How to Replace the Floor of a Mobile Home

Eventually, you may get that sinking feeling that your mobile home needs a floor change. Really, though, you may feel the floor sinking, a signal that there's a soft spot in need of repair. Most older mobile homes consist of subflooring made from particle board, which is extremely absorbent and susceptible to bowing, warping, rot and soft spots. Just the smallest amount of water can cause damage. Newer homes are slightly better equipped. They use stronger particle board or oriented strand board (OSB), both of which are more water resistant. Even so, they're still vulnerable to bowing, softening and warping. Regardless, a soft spot should signal that the time has come for a floor replacement.

Family vacation travel RV, holiday trip in motorhome
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How to Replace the Floor of a Mobile Home

Cut the Rug

The first step is to remove the trim and floor covering. If you're working with carpet, you'll need to remove the strips. For vinyl, cut around the perimeter of the room. Tile floors will need to be ripped up. With the covering removed, you may be able to better locate a leak. If the leak is the cause of the damage, make sure to repair it so your new floor doesn't get harmed.

Take the Floor

Next, you'll want to cut the subfloor out around the perimeter of the room. Set your circular saw to three-fourths inch or five-eighths inch, depending on the thickness of your floor. Cut the perimeter around the edge of the room, making sure not to damage the joists below. Then, carefully cut the subflooring between joists. Saw between the joists and remove each piece. Make sure there are no pipes or wires in the way. You may need a Dremel tool or knife to get the subflooring out from underneath the walls.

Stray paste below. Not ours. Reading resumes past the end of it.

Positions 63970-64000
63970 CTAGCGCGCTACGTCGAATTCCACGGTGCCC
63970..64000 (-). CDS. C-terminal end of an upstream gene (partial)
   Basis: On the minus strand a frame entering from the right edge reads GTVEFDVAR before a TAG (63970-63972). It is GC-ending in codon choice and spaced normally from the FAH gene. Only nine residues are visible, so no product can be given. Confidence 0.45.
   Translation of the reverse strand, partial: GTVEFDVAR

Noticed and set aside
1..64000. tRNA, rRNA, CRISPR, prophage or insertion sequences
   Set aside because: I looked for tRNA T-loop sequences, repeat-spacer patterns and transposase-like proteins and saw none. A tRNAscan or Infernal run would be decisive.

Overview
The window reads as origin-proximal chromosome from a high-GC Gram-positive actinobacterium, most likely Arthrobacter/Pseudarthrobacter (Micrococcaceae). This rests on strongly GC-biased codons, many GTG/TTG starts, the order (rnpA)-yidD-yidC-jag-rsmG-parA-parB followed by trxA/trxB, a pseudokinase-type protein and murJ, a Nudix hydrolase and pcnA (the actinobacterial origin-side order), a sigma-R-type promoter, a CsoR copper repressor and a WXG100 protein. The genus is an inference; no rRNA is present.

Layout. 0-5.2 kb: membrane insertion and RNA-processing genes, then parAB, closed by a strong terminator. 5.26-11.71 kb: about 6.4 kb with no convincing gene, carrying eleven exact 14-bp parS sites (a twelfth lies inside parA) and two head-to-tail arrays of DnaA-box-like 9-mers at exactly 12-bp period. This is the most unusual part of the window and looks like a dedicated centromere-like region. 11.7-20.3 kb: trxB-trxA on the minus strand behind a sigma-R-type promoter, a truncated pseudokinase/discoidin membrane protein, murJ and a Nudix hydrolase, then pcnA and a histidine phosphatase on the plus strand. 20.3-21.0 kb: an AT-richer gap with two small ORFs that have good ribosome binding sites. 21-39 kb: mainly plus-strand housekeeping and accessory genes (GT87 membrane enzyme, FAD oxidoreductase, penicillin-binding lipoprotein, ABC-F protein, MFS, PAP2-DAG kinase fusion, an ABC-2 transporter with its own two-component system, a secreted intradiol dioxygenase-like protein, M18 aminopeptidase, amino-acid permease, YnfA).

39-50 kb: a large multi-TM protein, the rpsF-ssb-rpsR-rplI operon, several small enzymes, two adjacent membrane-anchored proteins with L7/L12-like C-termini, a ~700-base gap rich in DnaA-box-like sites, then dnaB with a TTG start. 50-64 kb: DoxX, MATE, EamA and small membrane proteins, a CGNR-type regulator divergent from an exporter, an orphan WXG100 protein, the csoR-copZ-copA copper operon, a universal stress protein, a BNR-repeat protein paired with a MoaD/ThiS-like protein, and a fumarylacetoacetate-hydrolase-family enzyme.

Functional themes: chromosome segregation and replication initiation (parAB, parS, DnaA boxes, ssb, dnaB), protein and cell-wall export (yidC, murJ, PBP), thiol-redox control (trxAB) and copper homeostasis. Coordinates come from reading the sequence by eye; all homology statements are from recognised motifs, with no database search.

Joist Do It

Now that the subflooring has been removed, you can inspect the joists for any damage. If there's damage, you can either replace the joist or reinforce it with a two-by-four. Then, add insulation. Remember, the better the insulation, the more you'll save on utilities in the summer and winter seasons. Make sure the insulation is underneath the piping and wires.

Subflooring It

Lay the subfloor in the same direction as the original, likely in the opposite direction of the joists. Cut the plywood to the proper size to fit the width of the room. You may need to nail and glue an additional two-by-four so you have a ledge to lay the new subfloor down. At each seam, where a piece of plywood ends and another begins, reinforce with a two-by-four between the joists. Make sure the floor is level.

Covering Ground

Here's the fun part. There are a number of options and styles for covering your floor, including carpet, vinyl, tile and hardwood. Vinyl or tile is best for bathrooms to keep water damage to a minimum.